Monthly Archives: November 2013
There is something “magical” that happens in a garden. Eleven years ago was my very first season of gardening and I quickly became an addict. I was jumping out of bed, skipping coffee and sometime appropriate clothes or shoes, to go walk around my precious plants and see how they were doing. There was a satisfaction, joy, peacefulness and belonging I had not experienced before working the land. And time sort of disappeared. I had no idea how my quick little garden visits could have taken 2 or 3 hours- it was like the Narnia closet:) There are so many spiritual lessons to be learned while planting and encouraging life to come to full bloom. I am so pleased when I hear our students saying the same things. Yesterday during work duty we had a fun group conversation about the wonderful effect this little farm has on our spirits. We often come feeling so tired or grumpy or upset- but we all admitted that within about 15 minutes of being here all that turmoil just disappears. Before I tilled my own little plot, the Garden of Eden was just a story. Now I feel connected to it and have many of my own experiences with God and life guiding conversations with Him while tending to the land.
Truth be told, it was a small pot of flowers that led me to this wonderful hobby that has since become a way to serve and show God’s love to the hungry. My best friend, Esther, gave me a “color pot” of petunias 12 years ago as a thank you present. Until them I hadn’t considered growing anything. We lived in the Alaskan forest and I was content with birch tress surrounding me. That summer I found myself mesmerized by that pot of flowers. They were so colorful and intriguing and every time I came in and out of my door there was a spark of joy. The next year I planted a couple pots of flowers. The year after that I built a small raised garden, then another one. We bought a home with 15 acres dotted with ancient garden spots and perennial flower beds now overgrown with trees. We reclaimed them and added more and more each spring. Then a raspberry patch, rhubarb, strawberry patch, more garden plots, wildflower beds, ect.
Last year the Lord let me to staff the Natural Farm and I found myself perplexed. I was a pediatric nurse with dreams of helping children in developing nations- gardening was just a hobby. Besides, I am a beginner from the arctic and know nothing about tropical plants! As many have said and I have found to be true- Jesus is not so worried about our ability or knowledge, it’s obedience He blesses. So I came (figuring it was going to be a very short stint here until someone else who is actually qualified came to take my place) and continued to study every night in order to know what to do the next morning. Somewhere along the way I realized this was part of His grand plan for me all along. As I study the diseases so many children suffer from and read the heartbreaking mortality statistics, the glaring truth is that especially for children, malnutrition is at the core of the issue most of the time.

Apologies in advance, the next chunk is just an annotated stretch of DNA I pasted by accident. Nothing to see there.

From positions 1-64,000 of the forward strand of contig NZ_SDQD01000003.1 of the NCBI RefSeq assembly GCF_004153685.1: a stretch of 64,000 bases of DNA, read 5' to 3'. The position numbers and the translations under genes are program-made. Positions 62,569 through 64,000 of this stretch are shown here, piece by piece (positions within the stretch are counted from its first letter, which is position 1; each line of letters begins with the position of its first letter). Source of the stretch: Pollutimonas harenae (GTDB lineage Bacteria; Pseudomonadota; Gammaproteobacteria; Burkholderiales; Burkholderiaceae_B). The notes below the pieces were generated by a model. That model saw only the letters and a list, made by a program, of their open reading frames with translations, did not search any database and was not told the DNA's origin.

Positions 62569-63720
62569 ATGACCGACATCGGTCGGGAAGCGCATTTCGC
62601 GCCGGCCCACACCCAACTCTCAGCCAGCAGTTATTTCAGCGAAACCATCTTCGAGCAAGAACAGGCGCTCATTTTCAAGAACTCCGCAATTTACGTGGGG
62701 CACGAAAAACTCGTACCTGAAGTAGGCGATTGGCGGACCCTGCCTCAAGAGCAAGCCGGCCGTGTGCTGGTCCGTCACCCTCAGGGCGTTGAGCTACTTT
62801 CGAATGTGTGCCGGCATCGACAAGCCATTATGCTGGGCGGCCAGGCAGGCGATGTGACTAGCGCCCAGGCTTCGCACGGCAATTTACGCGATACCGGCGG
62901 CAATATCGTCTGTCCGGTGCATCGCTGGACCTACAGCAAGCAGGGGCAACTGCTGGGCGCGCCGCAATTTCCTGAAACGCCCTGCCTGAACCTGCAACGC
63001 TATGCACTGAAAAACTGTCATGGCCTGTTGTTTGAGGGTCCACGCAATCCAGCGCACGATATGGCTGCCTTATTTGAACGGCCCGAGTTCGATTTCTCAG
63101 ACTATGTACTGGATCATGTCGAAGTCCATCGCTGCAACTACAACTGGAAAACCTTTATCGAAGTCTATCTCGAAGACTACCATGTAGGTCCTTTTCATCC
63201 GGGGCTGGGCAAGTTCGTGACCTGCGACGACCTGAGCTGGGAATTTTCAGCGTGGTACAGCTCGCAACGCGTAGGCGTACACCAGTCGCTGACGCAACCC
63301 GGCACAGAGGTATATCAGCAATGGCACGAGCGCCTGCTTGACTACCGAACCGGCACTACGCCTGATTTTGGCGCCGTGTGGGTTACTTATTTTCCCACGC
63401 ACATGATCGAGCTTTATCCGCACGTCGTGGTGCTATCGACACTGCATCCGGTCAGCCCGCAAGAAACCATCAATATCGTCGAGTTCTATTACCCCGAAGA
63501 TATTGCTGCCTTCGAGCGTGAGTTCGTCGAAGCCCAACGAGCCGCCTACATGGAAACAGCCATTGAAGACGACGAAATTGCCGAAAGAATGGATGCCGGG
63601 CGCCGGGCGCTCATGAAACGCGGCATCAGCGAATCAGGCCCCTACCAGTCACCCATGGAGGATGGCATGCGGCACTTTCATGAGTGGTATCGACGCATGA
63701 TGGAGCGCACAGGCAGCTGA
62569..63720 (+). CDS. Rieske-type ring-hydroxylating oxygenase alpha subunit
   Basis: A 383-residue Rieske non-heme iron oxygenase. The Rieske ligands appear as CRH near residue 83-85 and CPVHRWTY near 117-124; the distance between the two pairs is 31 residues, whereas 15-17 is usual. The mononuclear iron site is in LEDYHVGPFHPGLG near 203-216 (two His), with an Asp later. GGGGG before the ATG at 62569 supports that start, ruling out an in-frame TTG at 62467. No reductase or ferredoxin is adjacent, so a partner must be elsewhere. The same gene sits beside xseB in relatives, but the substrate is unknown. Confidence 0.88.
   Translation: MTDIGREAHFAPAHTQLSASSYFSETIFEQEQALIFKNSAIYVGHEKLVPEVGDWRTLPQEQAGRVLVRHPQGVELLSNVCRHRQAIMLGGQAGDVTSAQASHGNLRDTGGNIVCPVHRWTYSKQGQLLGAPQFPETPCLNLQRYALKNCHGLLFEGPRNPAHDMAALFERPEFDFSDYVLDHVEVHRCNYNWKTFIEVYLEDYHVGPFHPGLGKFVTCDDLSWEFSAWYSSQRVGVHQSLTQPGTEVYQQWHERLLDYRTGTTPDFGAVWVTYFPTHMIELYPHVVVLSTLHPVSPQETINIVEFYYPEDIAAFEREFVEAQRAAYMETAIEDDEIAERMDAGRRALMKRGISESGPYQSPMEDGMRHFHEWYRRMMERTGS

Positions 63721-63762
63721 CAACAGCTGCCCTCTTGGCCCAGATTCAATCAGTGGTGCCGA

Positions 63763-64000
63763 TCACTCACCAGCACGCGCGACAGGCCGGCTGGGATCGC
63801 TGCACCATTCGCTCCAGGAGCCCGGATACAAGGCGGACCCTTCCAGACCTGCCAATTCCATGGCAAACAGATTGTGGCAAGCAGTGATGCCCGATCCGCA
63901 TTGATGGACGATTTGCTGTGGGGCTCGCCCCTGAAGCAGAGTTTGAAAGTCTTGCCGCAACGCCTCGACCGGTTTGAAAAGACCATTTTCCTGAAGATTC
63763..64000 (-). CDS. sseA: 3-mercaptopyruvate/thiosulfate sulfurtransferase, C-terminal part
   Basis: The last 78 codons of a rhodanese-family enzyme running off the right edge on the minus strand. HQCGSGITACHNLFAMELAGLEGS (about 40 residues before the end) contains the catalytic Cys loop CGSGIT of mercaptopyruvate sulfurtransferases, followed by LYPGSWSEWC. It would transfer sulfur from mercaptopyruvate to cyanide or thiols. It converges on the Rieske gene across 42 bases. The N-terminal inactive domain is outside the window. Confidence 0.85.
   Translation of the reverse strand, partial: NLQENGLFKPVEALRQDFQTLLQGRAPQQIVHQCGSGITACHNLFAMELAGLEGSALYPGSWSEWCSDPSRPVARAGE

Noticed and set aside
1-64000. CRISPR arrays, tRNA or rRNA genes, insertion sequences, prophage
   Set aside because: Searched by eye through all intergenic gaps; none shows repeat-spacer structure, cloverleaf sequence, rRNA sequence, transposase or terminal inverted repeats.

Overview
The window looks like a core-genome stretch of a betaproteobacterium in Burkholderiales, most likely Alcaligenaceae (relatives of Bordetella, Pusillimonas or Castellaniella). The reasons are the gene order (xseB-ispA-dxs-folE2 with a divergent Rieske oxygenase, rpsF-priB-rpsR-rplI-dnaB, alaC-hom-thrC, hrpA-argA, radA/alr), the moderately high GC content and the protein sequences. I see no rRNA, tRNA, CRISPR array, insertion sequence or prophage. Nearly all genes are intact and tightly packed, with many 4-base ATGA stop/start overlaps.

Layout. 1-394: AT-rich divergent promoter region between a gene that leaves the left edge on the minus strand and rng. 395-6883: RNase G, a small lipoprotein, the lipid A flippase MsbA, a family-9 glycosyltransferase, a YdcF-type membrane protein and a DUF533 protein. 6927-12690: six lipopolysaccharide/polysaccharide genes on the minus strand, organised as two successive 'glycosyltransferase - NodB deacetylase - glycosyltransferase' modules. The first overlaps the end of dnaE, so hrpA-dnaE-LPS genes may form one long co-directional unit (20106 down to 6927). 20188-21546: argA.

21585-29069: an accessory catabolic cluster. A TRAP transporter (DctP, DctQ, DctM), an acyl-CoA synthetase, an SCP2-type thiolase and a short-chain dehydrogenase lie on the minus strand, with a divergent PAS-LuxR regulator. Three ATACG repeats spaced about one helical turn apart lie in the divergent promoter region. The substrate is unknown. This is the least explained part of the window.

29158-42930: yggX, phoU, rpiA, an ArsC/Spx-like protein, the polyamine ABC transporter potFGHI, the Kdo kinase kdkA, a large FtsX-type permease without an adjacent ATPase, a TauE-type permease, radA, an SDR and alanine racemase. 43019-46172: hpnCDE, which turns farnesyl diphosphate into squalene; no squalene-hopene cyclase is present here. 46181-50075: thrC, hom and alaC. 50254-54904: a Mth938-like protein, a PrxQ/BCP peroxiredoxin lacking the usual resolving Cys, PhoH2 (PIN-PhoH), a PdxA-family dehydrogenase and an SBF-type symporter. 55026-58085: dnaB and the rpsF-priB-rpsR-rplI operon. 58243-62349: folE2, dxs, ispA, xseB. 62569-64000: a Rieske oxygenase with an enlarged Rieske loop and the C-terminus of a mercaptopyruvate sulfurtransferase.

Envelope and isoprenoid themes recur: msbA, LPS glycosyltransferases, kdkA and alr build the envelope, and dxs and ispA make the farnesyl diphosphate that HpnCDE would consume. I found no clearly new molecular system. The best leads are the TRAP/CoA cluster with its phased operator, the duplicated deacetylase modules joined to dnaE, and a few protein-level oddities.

So I am thankful for this unexpected journey. Working this little plot of land and living alongside our farm animals has been a constant joy. We have great dreams for more and desire to multiply what we have learned in order to help hungry people feed themselves. I want to see healthy, thriving children with a future of developing their communities into what God has planned for them all along. I am thankful for my fellow missionary colleagues who have sacrificed everything and burn with passion and energy and push me forward and encourage me to hold nothing back from the Lord. We all feel the momentum growing and anticipate the future. I am thankful for the scores of young people who come and work and learn and serve all over the world. I am thankful for a loving heavenly Father who has guided me, most of the time with a blindfold on, and brought me to this place as a stopping point along a lifelong journey with Him. And I am thankful for the breeze, the birdsong, the rambunctious rooster noise, the flowers and butterflies, the blooming lilikoi and beautiful flowering vines, the baby lambs and pesty begging cat, the prolific kale and papaya and peppers and all of God’s good creation! Everything except the mosquitoes biting my ankles.